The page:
It got drilled, alright. 10 feet from the canoe there appeared beneath the fly a silvery flash, then came a splashing take and a good fish was on. The silvery flash belonged to - no, it can't be, but yes, it was - a crappie, a good one almost 12 inches long.

Now isn't this something? Here I haven't seen a photo of a crappie since May, and on this hot Labor Day afternoon I catch one in open water using, of all things, a dry fly invented for catching trout in Michigan streams. Some twenty casts later I caught another crappie - a smaller one but, hey, better small than not at all.

As the daylight kept fading, I decided to move to the other side of the lake arm where an even bigger weed bed sits (possibly more crappies there). This is a trickier weed bed to work due to its checkerboard character that offers narrow casting lanes and lots of pocket water. You have to be extremely cute in how you drop a fly into these spots; a mistake and you're hung in the muck and there goes your luck.

What I do in places like this is anchor out and nibble at the periphery, deliberately casting short of the edges until I feel my courage and stroke are both up to the task of risking a snag-up cast. But I had extra motivation to be cautious here: the Parachute Adams is a very lightweight fly with considerable bristle that gives the fly considerable drag as it passes through the air (whereas a heavier and more compact nymph will shoot out there smartly).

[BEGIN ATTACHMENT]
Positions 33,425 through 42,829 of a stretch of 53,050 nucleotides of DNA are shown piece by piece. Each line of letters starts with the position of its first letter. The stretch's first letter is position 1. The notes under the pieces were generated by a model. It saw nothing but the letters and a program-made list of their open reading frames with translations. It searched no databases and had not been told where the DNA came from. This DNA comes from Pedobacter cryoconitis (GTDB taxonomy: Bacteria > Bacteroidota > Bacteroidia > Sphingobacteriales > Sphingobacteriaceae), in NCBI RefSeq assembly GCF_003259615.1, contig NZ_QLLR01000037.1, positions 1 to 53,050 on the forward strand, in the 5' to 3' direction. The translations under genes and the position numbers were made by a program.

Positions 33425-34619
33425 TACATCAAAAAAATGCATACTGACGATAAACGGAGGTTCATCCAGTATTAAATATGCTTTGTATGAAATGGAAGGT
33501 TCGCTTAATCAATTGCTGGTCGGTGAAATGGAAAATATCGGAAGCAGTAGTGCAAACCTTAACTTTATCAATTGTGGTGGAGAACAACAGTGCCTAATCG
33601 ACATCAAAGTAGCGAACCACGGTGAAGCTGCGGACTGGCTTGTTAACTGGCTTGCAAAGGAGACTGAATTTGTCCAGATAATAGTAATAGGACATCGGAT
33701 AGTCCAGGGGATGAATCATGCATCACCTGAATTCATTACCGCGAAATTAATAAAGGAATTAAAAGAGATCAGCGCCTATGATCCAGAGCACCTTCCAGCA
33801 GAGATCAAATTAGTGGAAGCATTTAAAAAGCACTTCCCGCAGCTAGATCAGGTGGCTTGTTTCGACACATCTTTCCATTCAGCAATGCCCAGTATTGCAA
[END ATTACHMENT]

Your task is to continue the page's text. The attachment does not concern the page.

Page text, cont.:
Lucky for me, I was still somewhat adjusted to casting a PA from my Wyoming trip. Most of my throws on the Platte, though, were done in the standing position. But here at the lake, kneeling in a canoe, my right elbow and wrist were only two feet above the water - a much lower pivot point which alters the timing of your cast. Anyway, I managed to put the fly in the lake every time I heaved it, and the 'gills and redears lurking below were quite pleased to spot a poor little "mayfly" struggling so pitifully on the surface.

About the only hassle when using a Parachute Adams for panfish is that each strike results in the floatation bristles getting gommed up with mucous or whatever. Spending time underwater inside a fish's mouth causes the fly to completely lose its buoyancy. Luckily, I was still carrying in my fanny pack a little squeeze bottle of Cabela's floatant gel. A quick treatment to the bristles fore and aft, followed by some false casting, and I was back in business.